2. Material and Method
Suppose events are occurring randomly and uniformly in time. The events occur with a known average. Let Y be the number of events occurring in a fixed period. Then, Y will have a Poisson distribution with parameter such that,  (1) 
The intensity parameter, , represents the expected number of occurrences in a fixed period i.e. It is also the variance of the count:
2.1. Classical Difference in Differences Regression Approach
Let be the count of events and follows Poisson distribution with parameter . If we have two independent groups, treatment and control, before program implementation, denote count of events in the control group and the treatment group as and with means respectively, and at the end of program implementation, we denote the count of events as and with means respectively. If:and From the generalized linear modelTo determine the impact of the intervention, the model to estimate is:  (2) 
Where, P is the Program status, T is time, and are model parameters and is the coefficient of the interaction between Program status and Time, which is the impact parameter. In treatment group  At Baseline:  (3) 
 At Followup:  (4) 
Taking the difference (4) and (3):  (5) 
 (6) 
In control group  At Baseline:  (7) 
 At Followup:  (8) 
Taking the difference:  (9) 
 (10) 
Now, the difference in differences is given by  (11) 
 (12) 
 (13) 
Therefore,  (14) 
AndThe percentage transformation of the impact is obtained by  (15) 
Thus, the difference in difference estimator directly approximates the causal treatment effect where is the transformation from log points to percentage points [7].
2.2. Bayesian Difference in Differences Regression Approach
The Bayesian equation provides a probability distribution of given observations of the data In this equation, is the sum (or integral) of over all possible values of Therefore,  (16) 
Where: denote the posterior distribution of the parameter is the likelihood function is the prior distribution of which express our beliefs about the parameters, before observing the data is called the marginal likelihood and plays the role of the normalizing constant of the density of the posterior distribution.For If there exist a conjugate prior Given that the likelihood of y is  (17) 
If the prior distribution is given as  (18) 
Then the posterior distribution is derived as follows:  (19) 
 (20) 
 (21) 
Therefore,  (22) 
 (23) 
2.2.1. Choice of Prior
In many observational and experimental studies with count response data, choice of prior is often subjective [8,9]. However, use of variants of normal distribution priors for Poisson response variable is very popular and widely adopted. [10,11]. This study explored power, gamma priors and Uniform prior to estimate average treatment effect in the Bayesian context.Using Power prior, suppose the information on number of months of breastfeeding from a past infant and young child feeding intervention is denoted by and follows Poisson distribution with such that:If a similar intervention is carried out recently and the number of months of breastfeeding denoted by , is observed to follow Poisson distribution, that is:From the Exponential family of distribution: where,and W is a matrix of covariates. Let be from Poisson distribution  (24)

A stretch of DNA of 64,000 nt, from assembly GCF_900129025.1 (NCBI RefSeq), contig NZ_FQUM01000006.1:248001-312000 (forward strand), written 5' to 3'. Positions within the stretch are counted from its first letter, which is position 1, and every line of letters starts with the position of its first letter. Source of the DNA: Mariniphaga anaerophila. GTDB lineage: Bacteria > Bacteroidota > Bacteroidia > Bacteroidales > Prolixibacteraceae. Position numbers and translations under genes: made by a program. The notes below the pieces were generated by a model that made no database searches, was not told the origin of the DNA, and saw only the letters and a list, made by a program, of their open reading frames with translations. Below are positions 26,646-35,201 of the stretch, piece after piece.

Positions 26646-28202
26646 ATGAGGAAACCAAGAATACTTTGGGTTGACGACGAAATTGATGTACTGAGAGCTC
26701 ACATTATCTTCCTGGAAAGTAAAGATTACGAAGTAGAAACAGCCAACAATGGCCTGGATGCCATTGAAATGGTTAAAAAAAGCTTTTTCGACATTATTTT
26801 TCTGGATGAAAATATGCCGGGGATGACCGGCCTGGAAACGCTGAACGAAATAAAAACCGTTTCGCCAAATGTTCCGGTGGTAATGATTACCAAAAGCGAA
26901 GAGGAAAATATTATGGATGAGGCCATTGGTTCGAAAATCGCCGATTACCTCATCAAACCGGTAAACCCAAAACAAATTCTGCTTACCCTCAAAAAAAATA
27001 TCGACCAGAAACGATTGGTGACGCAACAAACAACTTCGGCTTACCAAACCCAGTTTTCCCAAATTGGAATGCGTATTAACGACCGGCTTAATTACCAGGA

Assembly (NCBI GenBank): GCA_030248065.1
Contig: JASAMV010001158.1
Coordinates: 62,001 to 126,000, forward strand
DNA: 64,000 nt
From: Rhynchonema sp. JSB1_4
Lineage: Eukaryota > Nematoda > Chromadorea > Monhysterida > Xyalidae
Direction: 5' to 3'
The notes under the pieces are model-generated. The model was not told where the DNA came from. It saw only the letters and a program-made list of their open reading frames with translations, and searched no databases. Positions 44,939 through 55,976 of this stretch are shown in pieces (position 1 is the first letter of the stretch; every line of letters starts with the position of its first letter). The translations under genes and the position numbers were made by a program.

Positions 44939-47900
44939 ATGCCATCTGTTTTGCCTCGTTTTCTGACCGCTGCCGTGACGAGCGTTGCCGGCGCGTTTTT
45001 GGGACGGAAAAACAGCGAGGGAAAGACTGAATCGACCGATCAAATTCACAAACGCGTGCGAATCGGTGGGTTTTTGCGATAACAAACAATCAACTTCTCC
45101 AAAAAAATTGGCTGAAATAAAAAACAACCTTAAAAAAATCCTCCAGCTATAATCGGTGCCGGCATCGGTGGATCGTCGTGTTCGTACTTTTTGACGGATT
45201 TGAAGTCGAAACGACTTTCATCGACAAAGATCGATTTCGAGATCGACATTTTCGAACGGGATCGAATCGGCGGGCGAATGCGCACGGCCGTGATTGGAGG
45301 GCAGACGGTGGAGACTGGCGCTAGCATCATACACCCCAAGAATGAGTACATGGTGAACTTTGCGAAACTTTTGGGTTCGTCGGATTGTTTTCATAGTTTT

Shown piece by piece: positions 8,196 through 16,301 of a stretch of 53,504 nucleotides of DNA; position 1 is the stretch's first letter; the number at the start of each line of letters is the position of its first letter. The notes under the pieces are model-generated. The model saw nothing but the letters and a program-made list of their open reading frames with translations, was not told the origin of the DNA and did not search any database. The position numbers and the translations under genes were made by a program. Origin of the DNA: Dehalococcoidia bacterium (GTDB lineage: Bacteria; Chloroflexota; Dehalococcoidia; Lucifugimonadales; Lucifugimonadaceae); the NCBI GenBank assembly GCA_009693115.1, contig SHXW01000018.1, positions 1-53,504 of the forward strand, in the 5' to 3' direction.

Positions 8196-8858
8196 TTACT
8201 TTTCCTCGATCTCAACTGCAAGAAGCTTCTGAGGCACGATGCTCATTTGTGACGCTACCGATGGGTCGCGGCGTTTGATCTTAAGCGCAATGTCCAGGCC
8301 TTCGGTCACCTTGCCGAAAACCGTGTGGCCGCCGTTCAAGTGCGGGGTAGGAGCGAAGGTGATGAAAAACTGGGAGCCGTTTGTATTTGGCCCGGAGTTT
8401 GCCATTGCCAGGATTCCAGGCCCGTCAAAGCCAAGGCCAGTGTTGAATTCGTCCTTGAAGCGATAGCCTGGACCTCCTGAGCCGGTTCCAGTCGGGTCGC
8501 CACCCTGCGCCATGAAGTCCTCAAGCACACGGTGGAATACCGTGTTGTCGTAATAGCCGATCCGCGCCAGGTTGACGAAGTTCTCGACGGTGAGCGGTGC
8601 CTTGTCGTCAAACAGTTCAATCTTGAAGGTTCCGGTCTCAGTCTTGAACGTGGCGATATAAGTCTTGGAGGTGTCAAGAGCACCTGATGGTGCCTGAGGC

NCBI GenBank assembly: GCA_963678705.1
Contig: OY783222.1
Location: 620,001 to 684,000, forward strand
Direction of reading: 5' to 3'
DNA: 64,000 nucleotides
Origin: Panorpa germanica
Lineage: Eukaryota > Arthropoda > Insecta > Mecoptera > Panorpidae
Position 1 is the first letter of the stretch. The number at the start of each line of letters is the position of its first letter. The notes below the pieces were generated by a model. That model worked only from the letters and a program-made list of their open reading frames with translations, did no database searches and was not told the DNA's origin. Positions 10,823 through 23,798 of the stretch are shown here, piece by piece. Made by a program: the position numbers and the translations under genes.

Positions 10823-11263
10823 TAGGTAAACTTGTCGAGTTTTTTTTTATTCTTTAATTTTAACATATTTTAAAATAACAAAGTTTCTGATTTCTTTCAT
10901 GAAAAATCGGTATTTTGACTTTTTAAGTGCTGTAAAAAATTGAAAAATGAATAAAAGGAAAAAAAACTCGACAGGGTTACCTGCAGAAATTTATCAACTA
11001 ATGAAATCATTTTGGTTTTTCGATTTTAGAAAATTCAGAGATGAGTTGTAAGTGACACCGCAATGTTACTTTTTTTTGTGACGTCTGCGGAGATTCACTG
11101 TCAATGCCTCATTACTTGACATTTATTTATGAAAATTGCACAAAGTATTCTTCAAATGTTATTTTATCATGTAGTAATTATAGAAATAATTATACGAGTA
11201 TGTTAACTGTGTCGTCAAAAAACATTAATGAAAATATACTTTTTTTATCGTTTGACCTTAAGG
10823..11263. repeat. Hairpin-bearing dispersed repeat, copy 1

and  (25) 
 (26) 
For a particular event outcome Suppose we have an historical data from that same eventSuppose we apply Bayesian method in analyzing  (27) 
which is a power prior for In analyzing the present data using the historical model in then,  (28) 
 (29) 
where is the weight of the historical data. If one historical data is used, then Note In this study, the historical data, and  (30) 
The likelihood is,  (31) 
And the prior is  (32) 
Therefore, the posterior distribution which is the power prior is given by:  (33) 
where For the present data also  (34) 
with likelihood  (35) 
The posterior distribution using power prior is given by:  (36) 
Note: and The posterior distribution is intractable since the prior is a nonconjugate prior. Estimation of the posterior distribution was carried out using Metropolis Hasting Algorithm.
2.2.2. Posterior Distribution Using Gamma Prior
The prior information is from a Gamma with,The posterior distribution is:That is,Therefore, the posterior distribution for using The posterior distribution derived is intractable. Estimation of the posterior distribution will be carried out using Metropolis Hasting Algorithm.
2.2.3. Posterior Distribution Using Uniform Prior (Non Informative Prior)
Recall that: AndSo, the regression model is  (37) 
The posterior distribution is,  (38) 
Since  (39) 
which is the posterior distribution of the impact using uniform prior.
2.2.4. Posterior Distribution Using Beta Prior (Non Informative Prior)
Given that,  (40) 
The posterior distribution is,  (41) 
Since and  (42) 
which is the posterior distribution of the impact using beta prior.
2.3. The Bayesian Difference in Differences Estimation Approach